The ivory lute from the Ambras Kunst und Wunderkammer shows Georg Gerle (1520-1591) to be a lute maker of the highest calibre. Only the belly, responsible for the timbre of the instrument, is made of spruce. It is adorned with a delicately carved rosette. The other parts of the instrument are made of ivory or are veneered with strips of this precious material. The technically most ambitious part of the lute is the shell made of strips of ivory. These were curved under heat and glued together over a mould. Dark strips of wood between the ribs create a contrast in colour. On the inside of the instrument thin strips of parchment secure the glue joints. The stringing of the instrument conforms to the Renaissance standard arrangement of five double courses and one single string. (rh)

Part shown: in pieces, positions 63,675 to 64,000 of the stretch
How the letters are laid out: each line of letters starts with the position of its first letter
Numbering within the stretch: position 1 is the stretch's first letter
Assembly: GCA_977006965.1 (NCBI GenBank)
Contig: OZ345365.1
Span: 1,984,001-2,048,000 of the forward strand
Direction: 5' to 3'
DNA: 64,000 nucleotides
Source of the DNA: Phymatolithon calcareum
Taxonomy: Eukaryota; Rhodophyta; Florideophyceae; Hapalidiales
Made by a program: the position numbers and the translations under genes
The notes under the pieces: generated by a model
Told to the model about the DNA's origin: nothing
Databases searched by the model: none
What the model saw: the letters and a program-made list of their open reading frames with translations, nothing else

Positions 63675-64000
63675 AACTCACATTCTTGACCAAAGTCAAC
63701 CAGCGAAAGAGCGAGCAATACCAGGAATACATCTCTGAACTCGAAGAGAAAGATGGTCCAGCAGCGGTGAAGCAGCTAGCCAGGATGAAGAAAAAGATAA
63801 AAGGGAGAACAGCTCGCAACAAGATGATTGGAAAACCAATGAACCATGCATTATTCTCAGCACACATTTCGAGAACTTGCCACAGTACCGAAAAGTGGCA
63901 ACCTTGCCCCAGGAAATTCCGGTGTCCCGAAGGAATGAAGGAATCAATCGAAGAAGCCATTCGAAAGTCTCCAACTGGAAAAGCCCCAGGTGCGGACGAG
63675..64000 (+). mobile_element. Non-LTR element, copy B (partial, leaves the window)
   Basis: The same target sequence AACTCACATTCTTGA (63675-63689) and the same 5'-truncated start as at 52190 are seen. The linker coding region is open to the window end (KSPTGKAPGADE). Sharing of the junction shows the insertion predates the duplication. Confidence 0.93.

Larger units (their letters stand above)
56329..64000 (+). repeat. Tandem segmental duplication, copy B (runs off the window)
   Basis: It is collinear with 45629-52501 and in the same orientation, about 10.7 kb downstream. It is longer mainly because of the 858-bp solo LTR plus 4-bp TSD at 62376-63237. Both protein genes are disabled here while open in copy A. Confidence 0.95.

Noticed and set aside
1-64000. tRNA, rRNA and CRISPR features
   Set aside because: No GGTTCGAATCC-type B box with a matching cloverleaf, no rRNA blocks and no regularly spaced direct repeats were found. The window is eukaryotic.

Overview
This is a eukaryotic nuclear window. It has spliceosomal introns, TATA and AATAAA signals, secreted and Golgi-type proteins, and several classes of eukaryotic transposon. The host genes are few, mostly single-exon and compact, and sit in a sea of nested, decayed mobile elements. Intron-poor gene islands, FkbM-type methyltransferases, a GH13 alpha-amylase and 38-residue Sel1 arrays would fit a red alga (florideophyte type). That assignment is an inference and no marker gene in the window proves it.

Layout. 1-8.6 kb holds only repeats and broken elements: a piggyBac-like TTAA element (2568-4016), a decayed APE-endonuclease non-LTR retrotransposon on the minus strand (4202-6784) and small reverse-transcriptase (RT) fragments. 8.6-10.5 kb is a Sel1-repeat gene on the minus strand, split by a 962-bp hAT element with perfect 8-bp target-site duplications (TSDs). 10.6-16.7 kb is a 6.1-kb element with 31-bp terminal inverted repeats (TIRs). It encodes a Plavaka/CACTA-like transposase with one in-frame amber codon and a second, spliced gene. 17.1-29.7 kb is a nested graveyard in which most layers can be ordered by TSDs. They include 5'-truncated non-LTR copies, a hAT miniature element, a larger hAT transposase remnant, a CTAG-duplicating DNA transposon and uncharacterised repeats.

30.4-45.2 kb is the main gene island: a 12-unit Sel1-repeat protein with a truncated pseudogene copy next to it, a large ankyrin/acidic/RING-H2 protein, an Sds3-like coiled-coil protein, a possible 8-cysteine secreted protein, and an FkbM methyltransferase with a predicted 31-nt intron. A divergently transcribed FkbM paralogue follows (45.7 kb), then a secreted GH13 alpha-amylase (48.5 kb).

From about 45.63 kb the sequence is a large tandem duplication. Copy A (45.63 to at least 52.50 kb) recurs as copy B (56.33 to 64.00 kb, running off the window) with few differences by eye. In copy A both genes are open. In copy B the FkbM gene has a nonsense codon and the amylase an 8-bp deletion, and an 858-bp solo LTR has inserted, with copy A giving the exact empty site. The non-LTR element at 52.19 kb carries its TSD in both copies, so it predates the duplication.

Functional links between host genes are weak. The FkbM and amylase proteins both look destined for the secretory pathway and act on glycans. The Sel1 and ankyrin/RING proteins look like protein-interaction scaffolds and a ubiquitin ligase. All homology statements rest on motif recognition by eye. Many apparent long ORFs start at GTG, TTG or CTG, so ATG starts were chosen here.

Lit.: Rudolf Hopfner: Masterpieces from the Collection of Historic Musical Instruments. A Short Guide through the Kunsthistorisches Museum Vienna, Vol. 1, Vienna 2019
Georg Gerle (ca. 1520 Immenthal - 1591 Innsbruck)
900 mm x 310 mm x 150 mm
Kunsthistorisches Museum Wien, Sammlung alter Musikinstrumente
Sammlung alter Musikinstrumente, 31
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